With the rapid advancement of no-code during the past few years, it has now become a recognized approach for implementing various types of projects from start to launch. Therefore, today we usually distinguish between three approaches: no-code, low-code, and code development.
Each method has formed a strong community around it, and we can often hear that no-code is the future and everyone should switch to it, or that no-code is only suitable for building simple prototypes, and that coding is the only solution. So, although I represent a no-code startup, in this article, I’ve tried to do an unbiased analysis and comparison of the most common methods to identify the pros and cons as well as the most common use cases for each option and see if one really has to choose just one approach for a given project (spoiler: not really).
Code development and no-code are opposites, and their use cases and functionalities seem to be drastically different as well. Before we dive deeper, let’s first understand what no-code is. No-code is a set of tools that help citizen developers and not only build their projects without writing a single line of code.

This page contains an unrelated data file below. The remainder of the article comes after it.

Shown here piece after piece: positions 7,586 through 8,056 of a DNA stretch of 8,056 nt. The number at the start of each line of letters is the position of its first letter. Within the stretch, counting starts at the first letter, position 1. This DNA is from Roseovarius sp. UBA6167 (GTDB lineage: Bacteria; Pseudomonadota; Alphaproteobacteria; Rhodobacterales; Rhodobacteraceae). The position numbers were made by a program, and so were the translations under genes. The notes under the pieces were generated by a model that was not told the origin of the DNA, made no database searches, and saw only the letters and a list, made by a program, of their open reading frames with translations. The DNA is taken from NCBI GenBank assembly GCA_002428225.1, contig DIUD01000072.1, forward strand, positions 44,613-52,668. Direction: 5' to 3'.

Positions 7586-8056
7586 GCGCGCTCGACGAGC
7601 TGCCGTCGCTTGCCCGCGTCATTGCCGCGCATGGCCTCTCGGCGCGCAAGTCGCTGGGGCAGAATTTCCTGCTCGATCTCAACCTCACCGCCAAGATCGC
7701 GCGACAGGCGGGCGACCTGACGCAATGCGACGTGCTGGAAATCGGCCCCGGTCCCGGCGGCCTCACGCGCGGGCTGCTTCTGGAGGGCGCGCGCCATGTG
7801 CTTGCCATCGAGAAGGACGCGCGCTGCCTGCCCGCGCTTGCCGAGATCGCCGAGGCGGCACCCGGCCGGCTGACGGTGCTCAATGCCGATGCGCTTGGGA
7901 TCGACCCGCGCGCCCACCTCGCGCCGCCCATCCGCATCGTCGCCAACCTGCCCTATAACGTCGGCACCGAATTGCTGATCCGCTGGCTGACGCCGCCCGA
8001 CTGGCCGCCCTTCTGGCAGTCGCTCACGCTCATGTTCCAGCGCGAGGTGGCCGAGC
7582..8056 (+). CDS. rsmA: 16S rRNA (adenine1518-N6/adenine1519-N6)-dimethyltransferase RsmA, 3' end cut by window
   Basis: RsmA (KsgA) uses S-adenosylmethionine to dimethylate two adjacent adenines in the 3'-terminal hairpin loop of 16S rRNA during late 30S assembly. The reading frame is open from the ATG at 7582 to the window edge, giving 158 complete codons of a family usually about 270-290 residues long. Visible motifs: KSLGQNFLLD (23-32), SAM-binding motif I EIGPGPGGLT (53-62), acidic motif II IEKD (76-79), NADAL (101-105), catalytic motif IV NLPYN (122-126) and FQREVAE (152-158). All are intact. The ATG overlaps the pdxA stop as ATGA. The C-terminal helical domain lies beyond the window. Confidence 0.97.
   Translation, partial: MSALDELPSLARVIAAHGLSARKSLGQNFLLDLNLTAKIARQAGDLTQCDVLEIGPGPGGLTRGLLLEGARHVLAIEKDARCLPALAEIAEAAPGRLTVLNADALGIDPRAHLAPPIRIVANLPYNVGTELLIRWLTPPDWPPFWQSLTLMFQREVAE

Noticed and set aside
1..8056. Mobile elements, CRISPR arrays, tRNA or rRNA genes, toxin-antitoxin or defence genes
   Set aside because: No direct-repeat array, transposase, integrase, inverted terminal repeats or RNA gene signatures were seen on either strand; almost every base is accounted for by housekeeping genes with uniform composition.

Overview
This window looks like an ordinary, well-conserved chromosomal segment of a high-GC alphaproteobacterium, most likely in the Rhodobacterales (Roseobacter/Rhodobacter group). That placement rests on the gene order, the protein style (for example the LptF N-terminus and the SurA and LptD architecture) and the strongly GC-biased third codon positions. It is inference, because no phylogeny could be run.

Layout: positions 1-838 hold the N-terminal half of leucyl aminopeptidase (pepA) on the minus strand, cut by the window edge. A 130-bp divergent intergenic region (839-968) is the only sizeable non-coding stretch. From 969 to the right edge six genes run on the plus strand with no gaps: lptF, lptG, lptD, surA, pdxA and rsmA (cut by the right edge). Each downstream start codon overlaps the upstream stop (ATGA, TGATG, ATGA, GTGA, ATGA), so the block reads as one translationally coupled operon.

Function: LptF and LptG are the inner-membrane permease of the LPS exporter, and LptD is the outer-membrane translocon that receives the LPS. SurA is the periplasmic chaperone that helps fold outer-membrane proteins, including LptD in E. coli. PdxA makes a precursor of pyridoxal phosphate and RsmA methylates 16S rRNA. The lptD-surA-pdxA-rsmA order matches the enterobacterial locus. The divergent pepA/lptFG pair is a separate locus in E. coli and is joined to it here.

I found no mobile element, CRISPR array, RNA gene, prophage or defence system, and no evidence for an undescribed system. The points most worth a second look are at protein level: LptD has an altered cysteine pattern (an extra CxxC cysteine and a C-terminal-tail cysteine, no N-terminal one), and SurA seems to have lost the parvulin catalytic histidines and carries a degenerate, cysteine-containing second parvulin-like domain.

No-code has many pros, some of which are:
- No-code is a great way to experiment.
- It is suitable for users without a technical background.
- No-code makes it easier for newbies to build and learn.
- No-code makes development easy and fun.
- Fast access to MVP (Minimum Viable Product).
- No-code helps to save time and cut expenses.
Thousands use no-code tools to build their web applications, mobile apps, and websites. In particular, people use no-code tools for their short learning curve and ease of use. Let’s consider some of the most popular no-code use cases to give you more context.
Client portals, employee directories, admin panels, CRMs, and even more can be built with no-code. In addition, users find it easier and safer to automate their workflows with no-code rather than with code.